Cano and Tierney cite recent misogynistic terror attacks on women, including the murder of six women in Isla Vista, California, in 2014 and the 2018 shooting in a Tallahassee, Florida, yoga studio that killed two women and injured several others as examples of men, radicalized online, who then commit deadly violence. The Secret Service’s National Threat Assessment Center released a study this past March that details how attacks by men who call themselves “involuntary celibates” or “incels” have resulted in the deaths of dozens of women in the U.S. and Canada in the past decade.

To reach such men before their online interactions become potentially dangerous, Diverting Hate uses data analysis to examine the language used in extremely misogynistic social media content, and then works backward.

“We’re looking at the frequency with which users are engaging with that kind of content, the accounts they’re following, and we work as far up the ‘engagement funnel’ as possible, trying to divert them to better and healthier content,” says Tierney. They redirect at-risk users toward safer spaces by placing carefully constructed ads that surface on Twitter when dangerous content is accessed. Those ads point users to Diverting Hate’s resource partners, who provide community and mental health support, healthy male influencers, and other helpful content that can lead users down a more positive, constructive pathway instead of what Cano and Tierney call a “rabbit hole of no return.” 

Blazakis has guided his classes in this competition before and he sees Diverting Hate as a standout entry. 

“I was impressed with the creativity of [Cano and Tierney’s] group,” he says. “They developed a tool that can be widely implemented and used to divert audiences from seeing more toxic content online that demonizes women. This tech solution is innovative. I’m proud to see them take what they learned from research and traditional academics and come up with a technical solution.”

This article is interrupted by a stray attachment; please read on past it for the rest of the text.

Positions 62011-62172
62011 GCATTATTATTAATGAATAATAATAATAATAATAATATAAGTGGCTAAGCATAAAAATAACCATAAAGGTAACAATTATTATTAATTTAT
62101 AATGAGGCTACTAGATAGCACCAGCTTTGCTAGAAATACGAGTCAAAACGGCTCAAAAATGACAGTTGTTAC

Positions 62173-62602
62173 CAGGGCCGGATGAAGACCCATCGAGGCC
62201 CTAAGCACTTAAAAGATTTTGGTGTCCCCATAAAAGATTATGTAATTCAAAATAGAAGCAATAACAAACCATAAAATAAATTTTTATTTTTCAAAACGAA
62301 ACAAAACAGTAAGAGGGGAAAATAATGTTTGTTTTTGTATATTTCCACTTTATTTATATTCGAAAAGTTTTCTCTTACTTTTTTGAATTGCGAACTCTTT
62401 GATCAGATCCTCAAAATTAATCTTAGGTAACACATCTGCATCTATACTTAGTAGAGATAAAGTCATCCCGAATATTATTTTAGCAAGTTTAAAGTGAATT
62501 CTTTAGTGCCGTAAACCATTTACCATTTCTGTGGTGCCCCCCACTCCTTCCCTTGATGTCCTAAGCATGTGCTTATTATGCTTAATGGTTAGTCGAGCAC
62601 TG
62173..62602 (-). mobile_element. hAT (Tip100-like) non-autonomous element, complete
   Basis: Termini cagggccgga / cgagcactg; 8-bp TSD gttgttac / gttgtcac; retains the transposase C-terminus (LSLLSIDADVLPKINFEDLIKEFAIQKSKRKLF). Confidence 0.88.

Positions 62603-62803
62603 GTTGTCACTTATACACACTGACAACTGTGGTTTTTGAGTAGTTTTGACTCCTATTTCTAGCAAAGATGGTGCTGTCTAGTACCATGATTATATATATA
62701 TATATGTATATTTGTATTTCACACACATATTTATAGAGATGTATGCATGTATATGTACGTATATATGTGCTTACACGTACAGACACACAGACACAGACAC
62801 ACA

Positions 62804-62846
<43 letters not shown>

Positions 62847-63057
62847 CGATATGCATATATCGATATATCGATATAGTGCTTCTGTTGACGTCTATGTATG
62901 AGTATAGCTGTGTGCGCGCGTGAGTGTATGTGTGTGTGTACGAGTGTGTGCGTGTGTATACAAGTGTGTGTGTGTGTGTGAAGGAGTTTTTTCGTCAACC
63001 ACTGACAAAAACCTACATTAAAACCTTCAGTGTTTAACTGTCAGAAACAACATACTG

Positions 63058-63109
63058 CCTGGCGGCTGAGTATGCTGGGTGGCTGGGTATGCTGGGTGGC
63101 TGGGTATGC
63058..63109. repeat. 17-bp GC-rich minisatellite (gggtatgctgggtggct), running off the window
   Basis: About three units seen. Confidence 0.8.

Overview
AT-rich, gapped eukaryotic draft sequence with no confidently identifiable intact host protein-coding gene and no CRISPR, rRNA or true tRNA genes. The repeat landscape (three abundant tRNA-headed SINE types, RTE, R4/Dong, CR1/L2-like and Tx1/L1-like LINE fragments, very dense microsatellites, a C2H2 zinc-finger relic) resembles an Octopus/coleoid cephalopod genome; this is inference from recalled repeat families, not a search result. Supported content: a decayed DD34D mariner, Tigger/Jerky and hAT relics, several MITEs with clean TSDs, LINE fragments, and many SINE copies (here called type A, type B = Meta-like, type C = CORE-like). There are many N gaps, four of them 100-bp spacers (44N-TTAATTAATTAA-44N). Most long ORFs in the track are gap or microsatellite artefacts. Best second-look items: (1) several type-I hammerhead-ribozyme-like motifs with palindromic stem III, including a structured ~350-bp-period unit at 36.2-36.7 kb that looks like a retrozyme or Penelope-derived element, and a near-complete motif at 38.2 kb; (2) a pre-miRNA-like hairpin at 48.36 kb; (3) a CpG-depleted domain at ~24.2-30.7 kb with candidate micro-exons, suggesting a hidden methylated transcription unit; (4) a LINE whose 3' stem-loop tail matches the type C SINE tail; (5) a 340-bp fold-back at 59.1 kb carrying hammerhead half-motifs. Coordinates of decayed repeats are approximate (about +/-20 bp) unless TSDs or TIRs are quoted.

Building Out a Network to Counter Extremism

While Diverting Hate is taking root, so are Cano and Tierney’s careers. Cano completed her master’s in May and is now a senior associate at the Cornerstone Government Affairs, a bipartisan public affairs firm in Washington, D.C. Tierney, who will graduate in December, is working at Limbik, a tech firm, as a mis-, dis-, malinformation (MDM) content analyst. But they are both also staying fully immersed in Diverting Hate and the possibilities that this grant funding will allow.

Their current team includes Diverting Hate cofounders Astrid Askenberger MANPTS ’23 and Myles Flores MANPTS ’22, who were part of their initial project team in the Radical Right class, graduate research assistants Libby Flatoff NPTS ‘23 and Morgan Fowle NPTS ‘23, and two Middlebury College research assistants, Ishaani Sharma ’25 and Zeke Hooper ’25, who are supporting their database development and network analysis on Twitter. The McCain Institute is working closely with the Diverting Hate team to guide them in how best to work with a government grant, build out their network, and connect to others in the field. 

Two years from now, Cano and Tierney say, they expect to see this initiative still thriving, while they continue to build out partnerships with different organizations that are interested in countering misogyny and extremism. 

Behind all this effort, they say, is empathy: a deep desire to address the forces at play in our society, including isolation and a lack of mental health resources, that make men vulnerable to radicalization. Ultimately, says Tierney, Diverting Hate’s aim is to “work with anything from [social media] platforms to academics to partners to ensure that those who are victims [of misogyny] can be safe, and those who are in need of support can get the support they need.”